How many likes did I get? Did he see my story yet? Why didn’t she retweet me?
In today’s digital world, the virality of social media has changed the way teenagers interact with each other — gone are the days of passing notes in class and catching up during passing period. Now we’re just one like, swipe or Snapchat away from connecting with our classmates. But what happens when we can’t seem to connect beyond that?
Teenage angst has been well-documented in movies, television and theater, but nothing captures its nuances in the era of social media quite like the hit Broadway show “Dear Evan Hansen.” Fresh off of its six Tony Awards last year — including one for Best Musical — the musical’s first national tour has made its way to San Francisco’s Curran Theatre.
“Dear Evan Hansen,” which opened on Broadway in 2016, chronicles socially anxious high schooler Evan Hansen as he finds himself inadvertently fabricating a friendship with Connor Murphy, a classmate who committed suicide. What begins as a miscommunication slowly escalates as Evan finds himself forging real connections with his peers and Connor’s family. Part coming-of-age story, part family drama and part social commentary, the musical perfectly encapsulates the intersection of grief, adolescence and our digital world.
From the set design alone, it is clear that even the show’s world is immersed in the cybersphere. Laden with large screens that are quick to display real and fictional posts from various social media sites, the set ensures that the audience remains connected to the online world even after viewers silence their phones. When Evan Hansen (Ben Levi Ross) gives his unexpectedly inspirational speech at the memorial of Connor Murphy (Marrick Smith), footage of his fictional speech and the online reactions to it permeate the screens. It’s a materialization of the digital space, a tangible portrayal of what it’s like to go “viral” on the internet.
Despite the perpetual presence of the digital landscape, the show finds a personal connection to the audience through its intimate cast and poignant songs. Although the first act does most of the heavy lifting when it comes to the show’s pathos, the emotional journey of the Hansens and the Murphys as they endure the aftermath of Connor’s suicide is one that resonates with everyone.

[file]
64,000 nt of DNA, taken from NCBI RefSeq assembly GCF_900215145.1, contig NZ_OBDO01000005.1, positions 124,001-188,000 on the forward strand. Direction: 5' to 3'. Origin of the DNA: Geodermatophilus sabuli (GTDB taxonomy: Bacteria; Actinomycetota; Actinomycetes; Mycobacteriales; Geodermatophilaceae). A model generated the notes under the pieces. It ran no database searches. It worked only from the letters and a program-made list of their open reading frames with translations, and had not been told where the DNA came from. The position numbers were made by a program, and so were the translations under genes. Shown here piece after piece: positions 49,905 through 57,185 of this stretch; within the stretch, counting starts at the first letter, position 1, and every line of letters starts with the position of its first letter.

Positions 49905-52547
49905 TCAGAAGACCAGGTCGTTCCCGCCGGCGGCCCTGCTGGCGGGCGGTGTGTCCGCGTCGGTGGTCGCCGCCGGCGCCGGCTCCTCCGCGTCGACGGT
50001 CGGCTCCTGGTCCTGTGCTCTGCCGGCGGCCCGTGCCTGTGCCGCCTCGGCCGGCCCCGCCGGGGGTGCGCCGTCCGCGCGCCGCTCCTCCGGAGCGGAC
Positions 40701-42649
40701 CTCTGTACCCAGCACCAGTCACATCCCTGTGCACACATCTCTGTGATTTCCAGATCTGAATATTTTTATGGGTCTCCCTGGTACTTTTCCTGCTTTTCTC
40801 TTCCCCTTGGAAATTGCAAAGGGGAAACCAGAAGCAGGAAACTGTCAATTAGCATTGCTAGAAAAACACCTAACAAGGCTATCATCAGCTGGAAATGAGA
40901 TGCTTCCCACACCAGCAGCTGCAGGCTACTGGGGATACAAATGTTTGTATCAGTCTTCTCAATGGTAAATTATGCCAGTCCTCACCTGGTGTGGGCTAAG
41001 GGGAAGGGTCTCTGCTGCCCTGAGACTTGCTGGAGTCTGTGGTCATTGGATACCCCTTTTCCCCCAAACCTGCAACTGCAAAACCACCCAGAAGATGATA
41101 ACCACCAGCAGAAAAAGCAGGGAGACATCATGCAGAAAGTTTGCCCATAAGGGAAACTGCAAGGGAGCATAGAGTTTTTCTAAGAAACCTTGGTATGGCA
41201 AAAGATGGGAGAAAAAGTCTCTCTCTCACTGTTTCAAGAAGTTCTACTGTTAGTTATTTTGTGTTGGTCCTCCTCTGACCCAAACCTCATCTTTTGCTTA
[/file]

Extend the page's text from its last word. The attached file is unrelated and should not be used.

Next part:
Although the premise may suggest that the show is geared toward a millennial audience, the duality of “Dear Evan Hansen” allows it to connect to both younger and older viewers. By telling both the coming-of-age story of a boy tired of being on the outside and the tale of a family dealing with the death of a loved one, the musical explores the shared underlying themes of grief, family and human connection that audiences of all ages can relate to. The opening number, “Anybody Have a Map?” alone perfectly frames teenage angst through the lens of mothers navigating their children’s dreaded teenage years. This allows the audience to empathize with either the Hansen and Murphy children, who feel lost in the world, or their parents, who can’t seem to comprehend the difficulties their youths face.
Even with the buzzy scenic and lighting design and gut-wrenching songs, it is the cast’s performance that drives the heart of the show. Ben Levi Ross stands out in his portrayal of Evan Hansen. Not only does he carry song after song after song — from “Waving Through a Window” to “For Forever” to “Words Fail” — with flawless emotional beats each time, but he has perfected the little mannerisms of the title character so well that the social quirks seem instinctive as he performs.
Capturing the zeitgeist of today’s social media culture, “Dear Evan Hansen” is the epitome of a new era of Broadway, one exploring modern themes and addressing topics eerily relevant to our technologically-driven era. Its cult-like following is well-deserved, with many of its numbers becoming breakout anthems relating the struggle of feeling like an outsider and finding assurances that #youwillbefound. “Dear Evan Hansen” has positioned itself as a new Broadway staple, guaranteed to inspire generations to come.
Contact Julie Lim at [email protected].